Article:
Past habits: 'used to', 'would' and the past simple

Past habits: 'used to', 'would' and the past simple

Do you know how to talk about past habits using used to, would and the past simple? Test what you know with interactive exercises and read the explanation to help you.

Look at these examples to see how used to, would and the past simple are used.

They used to live in London.
I didn't use to like olives.
We would always go to the seaside for our holidays.
But one holiday we went to the mountains instead.

Try this exercise to test your grammar.

Grammar test 1

Past habits: Grammar test 1

Grammar explanation

When we talk about things in the past that are not true any more, we can do it in different ways.

Used to + infinitive

We can use used to to talk about past states that are not true any more.

We used to live in New York when I was a kid.
There didn't use to be a supermarket there. When did it open?
Did you use to have a garden?

We can also use used to to talk about past habits (repeated past actions) that don't happen any more.

I used to go swimming every Thursday when I was at school.
She used to smoke but she gave up a few years ago.

used to + infinitive should not be confused with be/get used to + -ing, which has a different meaning. The difference is covered here.

Would

We can use would to talk about repeated past actions that don't happen any more.

Every Saturday I would go on a long bike ride.
My dad would read me amazing stories every night at bedtime.

would for past habits is slightly more formal than used to. It is often used in stories. We don't normally use the negative or question form of would for past habits. Note that we can't usually use would to talk about past states. 

Past simple

We can always use the past simple as an alternative to used to or would to talk about past states or habits. The main difference is that the past simple doesn't emphasise the repeated or continuous nature of the action or situation. Also, the past simple doesn't make it so clear that the thing is no longer true.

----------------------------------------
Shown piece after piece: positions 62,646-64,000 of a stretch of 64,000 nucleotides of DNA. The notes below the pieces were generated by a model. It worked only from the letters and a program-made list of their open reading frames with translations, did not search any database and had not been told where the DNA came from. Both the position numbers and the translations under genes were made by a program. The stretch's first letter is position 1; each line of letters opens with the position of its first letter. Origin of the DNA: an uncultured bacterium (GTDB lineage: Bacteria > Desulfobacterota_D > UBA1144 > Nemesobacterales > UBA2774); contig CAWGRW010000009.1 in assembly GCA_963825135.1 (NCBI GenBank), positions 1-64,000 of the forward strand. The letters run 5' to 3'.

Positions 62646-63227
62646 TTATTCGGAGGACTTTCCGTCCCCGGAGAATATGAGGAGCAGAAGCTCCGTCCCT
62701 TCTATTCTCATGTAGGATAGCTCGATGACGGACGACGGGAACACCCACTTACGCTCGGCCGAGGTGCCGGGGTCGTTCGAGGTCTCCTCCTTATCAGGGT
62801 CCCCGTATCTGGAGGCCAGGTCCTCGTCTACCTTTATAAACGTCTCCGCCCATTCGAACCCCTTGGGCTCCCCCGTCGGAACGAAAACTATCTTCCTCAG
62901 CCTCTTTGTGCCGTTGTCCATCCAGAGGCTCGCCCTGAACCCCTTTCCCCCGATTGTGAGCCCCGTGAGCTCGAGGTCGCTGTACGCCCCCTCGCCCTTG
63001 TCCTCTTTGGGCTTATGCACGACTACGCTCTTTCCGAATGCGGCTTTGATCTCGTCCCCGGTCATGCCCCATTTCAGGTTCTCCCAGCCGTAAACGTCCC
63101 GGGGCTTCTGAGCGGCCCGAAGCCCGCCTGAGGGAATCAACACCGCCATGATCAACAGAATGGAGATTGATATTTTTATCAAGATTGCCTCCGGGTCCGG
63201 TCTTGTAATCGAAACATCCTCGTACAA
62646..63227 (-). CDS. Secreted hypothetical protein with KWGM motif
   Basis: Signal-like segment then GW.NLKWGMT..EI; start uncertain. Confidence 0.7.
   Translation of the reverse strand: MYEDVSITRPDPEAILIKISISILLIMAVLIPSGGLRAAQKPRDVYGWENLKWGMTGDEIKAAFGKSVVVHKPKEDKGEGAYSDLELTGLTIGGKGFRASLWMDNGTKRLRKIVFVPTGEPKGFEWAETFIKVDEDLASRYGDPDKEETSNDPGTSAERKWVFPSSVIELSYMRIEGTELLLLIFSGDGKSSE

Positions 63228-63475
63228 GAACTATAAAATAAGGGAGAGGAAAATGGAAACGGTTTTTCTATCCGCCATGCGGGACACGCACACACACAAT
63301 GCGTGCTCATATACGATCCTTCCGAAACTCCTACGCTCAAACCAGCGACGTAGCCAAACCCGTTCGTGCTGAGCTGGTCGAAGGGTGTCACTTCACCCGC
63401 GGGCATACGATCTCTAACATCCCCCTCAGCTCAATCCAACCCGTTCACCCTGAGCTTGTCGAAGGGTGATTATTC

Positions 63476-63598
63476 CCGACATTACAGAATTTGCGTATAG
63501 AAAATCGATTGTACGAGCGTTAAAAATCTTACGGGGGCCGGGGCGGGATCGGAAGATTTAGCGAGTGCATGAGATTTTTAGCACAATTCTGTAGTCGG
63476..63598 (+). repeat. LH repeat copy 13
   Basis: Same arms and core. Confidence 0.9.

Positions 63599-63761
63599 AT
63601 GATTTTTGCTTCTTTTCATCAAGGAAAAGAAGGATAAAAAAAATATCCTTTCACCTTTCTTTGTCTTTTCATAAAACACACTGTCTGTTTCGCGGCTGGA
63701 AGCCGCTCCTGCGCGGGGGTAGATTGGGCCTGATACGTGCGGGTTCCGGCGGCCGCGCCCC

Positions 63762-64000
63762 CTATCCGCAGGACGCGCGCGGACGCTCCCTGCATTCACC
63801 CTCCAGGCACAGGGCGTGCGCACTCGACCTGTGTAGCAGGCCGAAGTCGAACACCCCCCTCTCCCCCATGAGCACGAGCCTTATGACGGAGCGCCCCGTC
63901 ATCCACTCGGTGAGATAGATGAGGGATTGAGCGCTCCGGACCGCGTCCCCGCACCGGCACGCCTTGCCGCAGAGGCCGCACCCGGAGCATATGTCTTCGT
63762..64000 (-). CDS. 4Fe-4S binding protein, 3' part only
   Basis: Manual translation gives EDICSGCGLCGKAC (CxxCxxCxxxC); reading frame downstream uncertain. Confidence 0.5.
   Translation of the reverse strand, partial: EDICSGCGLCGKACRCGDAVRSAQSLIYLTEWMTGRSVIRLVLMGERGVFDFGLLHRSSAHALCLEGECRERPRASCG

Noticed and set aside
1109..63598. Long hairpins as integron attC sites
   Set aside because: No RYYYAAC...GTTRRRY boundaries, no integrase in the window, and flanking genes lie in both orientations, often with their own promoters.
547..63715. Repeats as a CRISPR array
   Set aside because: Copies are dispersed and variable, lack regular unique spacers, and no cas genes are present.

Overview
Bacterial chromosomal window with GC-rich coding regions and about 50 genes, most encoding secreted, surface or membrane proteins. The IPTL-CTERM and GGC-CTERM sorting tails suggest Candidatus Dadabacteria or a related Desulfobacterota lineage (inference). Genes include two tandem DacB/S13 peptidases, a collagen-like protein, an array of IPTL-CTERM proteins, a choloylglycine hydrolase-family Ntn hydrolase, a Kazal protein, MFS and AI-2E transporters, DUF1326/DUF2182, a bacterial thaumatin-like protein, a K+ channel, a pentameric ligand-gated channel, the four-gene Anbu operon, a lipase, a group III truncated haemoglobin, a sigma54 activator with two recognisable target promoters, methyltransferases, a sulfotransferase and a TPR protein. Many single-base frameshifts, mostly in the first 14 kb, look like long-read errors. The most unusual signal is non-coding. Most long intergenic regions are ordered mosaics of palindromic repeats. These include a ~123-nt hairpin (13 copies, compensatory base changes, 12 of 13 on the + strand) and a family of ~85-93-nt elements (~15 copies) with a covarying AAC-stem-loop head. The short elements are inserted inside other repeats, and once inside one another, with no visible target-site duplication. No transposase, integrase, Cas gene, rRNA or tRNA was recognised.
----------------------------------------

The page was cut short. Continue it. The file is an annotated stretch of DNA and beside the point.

We went to the same beach every summer.
We used to go to the same beach every summer.
We would go to the same beach every summer.

If something happened only once, we must use the past simple.

I went to Egypt in 2014. 

Do this exercise to test your grammar again.

Grammar test 2

Past habits: Grammar test 2

Language level

Average: 4.2 (69 votes)
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Submitted by a man learning on Wed, 12/06/2024 - 09:44

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Sorry, how to express a past habit that still continue 'til now? Thanks a lot

Hello a man learning,

It might not work in all situations, but if you started doing Brazilian jiu-jitsu 10 years ago and are still doing it now, you could use the present perfect continuous: 'I've been doing Brazilian jiu-jitsu for 10 years'.

If you had something else in mind, please feel free to describe it to us.

Best wishes,
Kirk
LearnEnglish team

Submitted by Ama1 on Mon, 06/05/2024 - 12:39

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Hi
In the exercise "Grammar test 2" :
1- In the question "During that time, I ___ to spend at least two hours in the gym every day."
I don't understand why "would like" is wrong since it's an action that was repeated every day.


2- In the question "I ___ three eggs with toast and fruit for breakfast." for me the two answers proposed are correct, it can be an action taken without repetition over time (only once) or it can be an action which is repeated at each "breakfast" in the past.